Update: Thanks to a few of the people who have responded to my diary I'd also like to add to what they had to say on this matter; "No, he was not elected to fix the crises because the crises came very close to the end of the election. He was elected for change not to fix the mess and he has still done a good job with that." from liberalconservative -- Thank you for that, so very true. I think we tend to forget that since so many conservative politicians love to claim it. I feel almost brainwashed by them when I've tried so hard to stay away from that  :( And another great addition from a comment, here are a few specific examples of what Obama had done: "1. the economic stimulus act: proposed/passed within months of his inauguration, it pumped approx. 800 billion into the economy, creating/saving roughly 1 million jobs directly/indirectly. per the CBO, it kept the unemployment rate from increasing by a full percentage point. 2. the auto manufacturer bailout: started by pres. bush, and continued by pres. obama, over the objections of congressional republicans. it provided funds (unavailable from banks and other private sources) enabling the country's 3 major car manufacturers to restructure, and become profitable again, without eliminating 1,000's of jobs in the process. GM posted its largest profits in its history in 2011. this bailout was firmly opposed by mitt romney, currently one of the leading republican candidates for president." Thank you cpinva !!

"The only way up for those suffering tonight, and the only way out of the dead end of debt into which we have driven, is a private economy that begins to grow and create jobs, real jobs, at a much faster rate than today."
Well, isn't that funny? Last time I checked, this style of privatized economy has NEVER worked. In fact, when the economy is most privatized, it suffers the most. I feel as though so many people like to forget the Gilded Age. At the boom of industrialization, almost everything was privatized and laissez-faire policy for businesses was in full power. The businesses did great, industries prospered, and the richest man in world history lived in this era. However, what also came out of this era was the worst wage-worker and child labor abuse our country has ever seen. The food industry was filled with factories in which festering meat would have bleach pored on it before being put into the processor along with dead rats and occasionally the unlucky worker who slipped in. Since there wasn't any protection or safety in the work place measures taken, deaths and work related injuries were common. Instead of helping those injured on the job, they would be fired. This was all for the purpose of saving money, of course. And aside from what history has shown us, major economic research groups in our Ivy League schools including Yale and Brown have been proving and strongly urging that the government needs to spend more to help our economy and that privatizing will put the entire country at a stand still economically.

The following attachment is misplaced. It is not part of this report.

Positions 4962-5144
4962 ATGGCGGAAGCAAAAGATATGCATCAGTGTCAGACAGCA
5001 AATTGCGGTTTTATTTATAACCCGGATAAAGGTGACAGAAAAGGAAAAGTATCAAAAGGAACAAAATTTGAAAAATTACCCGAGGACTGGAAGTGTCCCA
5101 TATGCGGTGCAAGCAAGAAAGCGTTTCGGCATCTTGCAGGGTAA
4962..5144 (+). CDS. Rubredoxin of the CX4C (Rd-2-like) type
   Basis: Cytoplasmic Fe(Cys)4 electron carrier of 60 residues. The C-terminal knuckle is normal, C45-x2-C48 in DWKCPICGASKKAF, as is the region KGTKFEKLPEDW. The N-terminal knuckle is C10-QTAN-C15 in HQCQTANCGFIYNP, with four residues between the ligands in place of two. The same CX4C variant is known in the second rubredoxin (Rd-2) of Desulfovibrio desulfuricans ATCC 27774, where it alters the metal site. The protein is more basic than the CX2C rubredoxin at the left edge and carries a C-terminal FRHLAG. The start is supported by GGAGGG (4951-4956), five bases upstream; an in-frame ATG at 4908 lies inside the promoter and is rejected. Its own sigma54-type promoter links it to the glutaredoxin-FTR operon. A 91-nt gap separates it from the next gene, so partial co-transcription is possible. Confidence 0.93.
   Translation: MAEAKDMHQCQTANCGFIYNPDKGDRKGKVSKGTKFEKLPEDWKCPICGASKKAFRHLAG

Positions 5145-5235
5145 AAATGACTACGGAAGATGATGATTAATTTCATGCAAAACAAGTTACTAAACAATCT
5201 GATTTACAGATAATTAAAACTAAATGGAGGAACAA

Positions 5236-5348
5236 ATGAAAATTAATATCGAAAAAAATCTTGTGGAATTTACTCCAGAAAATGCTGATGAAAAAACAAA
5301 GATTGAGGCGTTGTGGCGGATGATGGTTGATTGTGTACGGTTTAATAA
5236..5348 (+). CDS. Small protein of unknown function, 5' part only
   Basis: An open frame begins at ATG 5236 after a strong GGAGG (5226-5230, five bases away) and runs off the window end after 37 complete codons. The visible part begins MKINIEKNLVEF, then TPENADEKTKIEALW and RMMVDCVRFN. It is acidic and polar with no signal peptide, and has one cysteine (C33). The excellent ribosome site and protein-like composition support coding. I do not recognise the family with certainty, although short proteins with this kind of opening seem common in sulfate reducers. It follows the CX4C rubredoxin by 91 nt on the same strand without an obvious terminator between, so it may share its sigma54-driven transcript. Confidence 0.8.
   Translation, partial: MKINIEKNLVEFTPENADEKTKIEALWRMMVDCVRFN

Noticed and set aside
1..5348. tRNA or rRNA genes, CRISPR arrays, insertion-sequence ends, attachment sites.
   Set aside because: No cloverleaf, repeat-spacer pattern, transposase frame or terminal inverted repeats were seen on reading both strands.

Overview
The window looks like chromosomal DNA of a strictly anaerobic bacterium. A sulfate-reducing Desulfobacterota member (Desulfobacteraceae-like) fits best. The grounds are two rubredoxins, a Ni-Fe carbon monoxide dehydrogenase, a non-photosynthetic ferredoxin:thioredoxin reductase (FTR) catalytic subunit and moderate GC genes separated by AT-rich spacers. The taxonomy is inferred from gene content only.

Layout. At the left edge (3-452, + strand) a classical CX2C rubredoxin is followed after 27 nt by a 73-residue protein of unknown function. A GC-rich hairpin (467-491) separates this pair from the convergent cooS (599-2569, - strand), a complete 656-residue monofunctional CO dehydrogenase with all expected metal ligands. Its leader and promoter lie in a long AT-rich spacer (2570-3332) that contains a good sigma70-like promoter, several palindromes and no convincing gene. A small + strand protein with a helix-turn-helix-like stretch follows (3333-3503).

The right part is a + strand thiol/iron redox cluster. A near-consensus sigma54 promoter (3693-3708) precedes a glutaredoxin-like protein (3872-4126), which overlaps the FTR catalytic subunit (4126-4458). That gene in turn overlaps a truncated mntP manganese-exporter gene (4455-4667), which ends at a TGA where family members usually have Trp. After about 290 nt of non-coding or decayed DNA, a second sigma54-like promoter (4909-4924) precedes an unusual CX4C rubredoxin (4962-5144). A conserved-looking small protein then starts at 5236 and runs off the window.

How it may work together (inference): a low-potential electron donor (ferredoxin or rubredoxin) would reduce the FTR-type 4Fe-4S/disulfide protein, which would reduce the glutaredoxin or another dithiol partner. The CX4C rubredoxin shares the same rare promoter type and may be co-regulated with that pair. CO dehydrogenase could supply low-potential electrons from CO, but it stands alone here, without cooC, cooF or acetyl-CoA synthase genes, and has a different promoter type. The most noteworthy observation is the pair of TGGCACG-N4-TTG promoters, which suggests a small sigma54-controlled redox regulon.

So, as Mitch Daniels claims,

"The problems are simply mathematical, and the answers are purely practical."
Think to yourself about what this he is truly claiming here. Does any sort of math really seem to support what he's saying? Does anything practical seem to support any of his response to the State of the Union? I guess that's for you to decide but from what I've seen, I would say that's a "No!" loud and clear.

Update: So, I have done a little bit of updating but there are a few more things I'd like to do so don't worry if something I responded to at the bottom that I said I would look into has not been changed.
And seriously thank you so much to everyone who commented, shared and recommended my post. I was not expecting even a tenth of the response I got and I feel so honored to have somehow made the recommended list on my first post. I look forward to reading more responses and writing more blogs in the very near future!!

Originally posted to RoyaHegdahl on Fri Feb 17, 2012 at 07:16 AM PST.

Also republished by PacNW Kossacks.